MOUNTED ARCHERY EQUIPMENT
Horse & Tack
Any breed of horse can excel at mounted archery. They need to be trained in the basics of going forward, stopping, turning, and backing. You should be able to ride them at a canter on a loose rein without them running off and they should respond well to leg cues. The goal is to ride down the track at a canter after dropping the reins to the horse's neck.
Basic training for the horse is your responsibility. You will need to show us that your horse has these basic skills before we can allow you to shoot on the range. If you need assistance in basic training or riding lessons we suggest you look into working with a professional horse trainer.
Any saddle that you feel comfortable riding in is a good choice. Archers use all kinds of saddles including western saddles, dressage saddles, McClellan type saddles, and endurance saddles. Saddles with either a very low horn or no horn at all are preferred. Headgear is what is comfortable for the horse and what you can use to remain in control.
You will need a traditional recurve bow without a shelf or an arrow rest with a draw weight of 30-45 pounds. We suggest a bow with a length of 50-52" when strung. This length is easier to handle when shooting from a moving horse. An inexpensive option in the beginning is a small youth bow with a low draw weight that you can use until you see if this sport is for you. To shoot competitively it is required to have a bow with no shelf or arrow rest. No compound bows allowed.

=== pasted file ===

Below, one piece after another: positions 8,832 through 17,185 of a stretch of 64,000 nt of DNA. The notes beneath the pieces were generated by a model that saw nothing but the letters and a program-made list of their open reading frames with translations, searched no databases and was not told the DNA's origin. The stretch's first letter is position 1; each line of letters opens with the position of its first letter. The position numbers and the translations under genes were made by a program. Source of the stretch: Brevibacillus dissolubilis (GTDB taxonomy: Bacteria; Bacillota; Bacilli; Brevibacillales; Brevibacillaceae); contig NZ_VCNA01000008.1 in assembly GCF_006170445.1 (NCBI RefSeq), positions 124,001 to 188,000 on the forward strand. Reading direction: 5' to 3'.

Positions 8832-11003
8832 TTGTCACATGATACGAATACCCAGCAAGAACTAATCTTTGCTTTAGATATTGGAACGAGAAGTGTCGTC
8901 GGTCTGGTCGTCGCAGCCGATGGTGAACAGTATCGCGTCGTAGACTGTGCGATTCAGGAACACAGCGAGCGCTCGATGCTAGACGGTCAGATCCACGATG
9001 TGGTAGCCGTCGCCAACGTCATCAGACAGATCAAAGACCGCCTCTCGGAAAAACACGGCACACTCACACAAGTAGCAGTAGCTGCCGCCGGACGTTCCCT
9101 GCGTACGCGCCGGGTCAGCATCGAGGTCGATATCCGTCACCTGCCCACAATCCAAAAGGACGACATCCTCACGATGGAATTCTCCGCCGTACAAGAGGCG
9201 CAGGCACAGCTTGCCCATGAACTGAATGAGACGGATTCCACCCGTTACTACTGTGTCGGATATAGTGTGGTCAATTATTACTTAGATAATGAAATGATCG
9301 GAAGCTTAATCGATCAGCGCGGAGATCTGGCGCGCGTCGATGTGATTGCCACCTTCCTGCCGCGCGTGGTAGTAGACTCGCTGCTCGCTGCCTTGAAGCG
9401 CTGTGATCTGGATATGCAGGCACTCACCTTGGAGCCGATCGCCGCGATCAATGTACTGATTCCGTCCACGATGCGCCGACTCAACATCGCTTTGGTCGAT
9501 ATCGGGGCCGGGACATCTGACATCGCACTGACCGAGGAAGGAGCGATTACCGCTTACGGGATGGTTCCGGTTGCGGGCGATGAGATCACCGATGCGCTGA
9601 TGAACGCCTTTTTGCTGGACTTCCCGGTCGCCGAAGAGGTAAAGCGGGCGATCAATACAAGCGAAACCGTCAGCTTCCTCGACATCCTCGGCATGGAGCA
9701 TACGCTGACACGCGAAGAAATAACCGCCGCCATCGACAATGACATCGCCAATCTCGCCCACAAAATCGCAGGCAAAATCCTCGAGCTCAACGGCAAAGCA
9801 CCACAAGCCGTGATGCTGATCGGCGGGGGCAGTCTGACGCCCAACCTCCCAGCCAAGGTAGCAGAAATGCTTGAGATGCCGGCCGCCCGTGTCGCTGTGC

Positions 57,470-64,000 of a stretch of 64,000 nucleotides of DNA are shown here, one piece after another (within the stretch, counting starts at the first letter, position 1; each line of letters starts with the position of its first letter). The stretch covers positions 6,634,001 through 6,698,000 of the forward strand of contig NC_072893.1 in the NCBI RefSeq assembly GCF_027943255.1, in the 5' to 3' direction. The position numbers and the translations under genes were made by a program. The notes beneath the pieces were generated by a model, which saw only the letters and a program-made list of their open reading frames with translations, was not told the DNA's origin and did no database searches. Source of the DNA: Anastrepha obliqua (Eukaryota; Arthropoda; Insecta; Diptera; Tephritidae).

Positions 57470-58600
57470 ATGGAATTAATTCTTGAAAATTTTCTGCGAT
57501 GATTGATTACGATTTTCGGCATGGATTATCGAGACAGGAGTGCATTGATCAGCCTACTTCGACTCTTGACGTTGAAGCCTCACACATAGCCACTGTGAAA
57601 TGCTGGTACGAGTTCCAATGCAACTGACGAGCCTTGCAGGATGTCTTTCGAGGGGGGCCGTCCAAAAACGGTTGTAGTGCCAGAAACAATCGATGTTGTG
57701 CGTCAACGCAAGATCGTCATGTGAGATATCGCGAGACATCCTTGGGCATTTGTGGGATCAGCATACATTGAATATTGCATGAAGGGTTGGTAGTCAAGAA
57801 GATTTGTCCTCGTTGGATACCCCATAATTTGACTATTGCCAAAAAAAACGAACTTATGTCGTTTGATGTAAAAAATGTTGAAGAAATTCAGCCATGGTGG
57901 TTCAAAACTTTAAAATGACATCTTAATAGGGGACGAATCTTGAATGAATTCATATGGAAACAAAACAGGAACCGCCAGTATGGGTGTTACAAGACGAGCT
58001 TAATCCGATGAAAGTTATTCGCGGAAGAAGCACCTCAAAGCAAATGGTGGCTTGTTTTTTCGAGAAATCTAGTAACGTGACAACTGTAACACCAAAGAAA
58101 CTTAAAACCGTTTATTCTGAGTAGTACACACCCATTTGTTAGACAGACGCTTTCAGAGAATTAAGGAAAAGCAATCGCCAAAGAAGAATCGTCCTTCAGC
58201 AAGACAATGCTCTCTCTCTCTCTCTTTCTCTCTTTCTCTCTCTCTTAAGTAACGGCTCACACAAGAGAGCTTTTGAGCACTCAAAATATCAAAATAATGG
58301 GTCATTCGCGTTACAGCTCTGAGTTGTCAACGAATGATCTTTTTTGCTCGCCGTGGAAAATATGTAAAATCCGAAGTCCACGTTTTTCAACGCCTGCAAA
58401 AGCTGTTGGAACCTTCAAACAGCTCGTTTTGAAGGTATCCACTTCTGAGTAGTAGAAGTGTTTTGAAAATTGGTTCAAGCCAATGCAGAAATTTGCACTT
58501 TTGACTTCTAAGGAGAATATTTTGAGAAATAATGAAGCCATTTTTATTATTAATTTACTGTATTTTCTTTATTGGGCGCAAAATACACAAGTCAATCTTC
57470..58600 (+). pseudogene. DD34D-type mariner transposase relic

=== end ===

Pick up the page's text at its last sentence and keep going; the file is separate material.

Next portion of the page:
You will need a minimum of a dozen (12) arrows. They can be carbon, aluminum or wood. A feather fletching is essential for better accuracy since you won't have time to make sure the index feather is on the appropriate side. Plastic veins are stiffer and less forgiving in this situation. The tips need to be target or field tips. For some types of courses you will need flu flu arrows with blunt tips. No broadheads allowed.
A quiver is what holds your arrows. They can be leg, hip or back style. Some courses require you to shoot from the quiver while others require you to shoot from your hand only. The photos above are examples of two
different kinds of thigh quivers.
You will need at least one target to get you started shooting. You can make your own by following several DIY videos or purchase one from a local sporting goods store. As you get further along in your training you will want three or more targets to practice with.
Bow Hand Glove (1) - The bow hand glove protects your bow hand from the fletches on the arrow. As the arrow slides across your hand when released the fletches can cause minor cuts.
Three-Finger Glove (2) - This glove protects the fingers if you use a three-finger release when pulling back the string.
Arm Guard (3) - Arm guards protect the forearm of the bow arm from string slap. If your elbow is rotated towards your body when the arrow is released the string can slap it causing a painful bruise.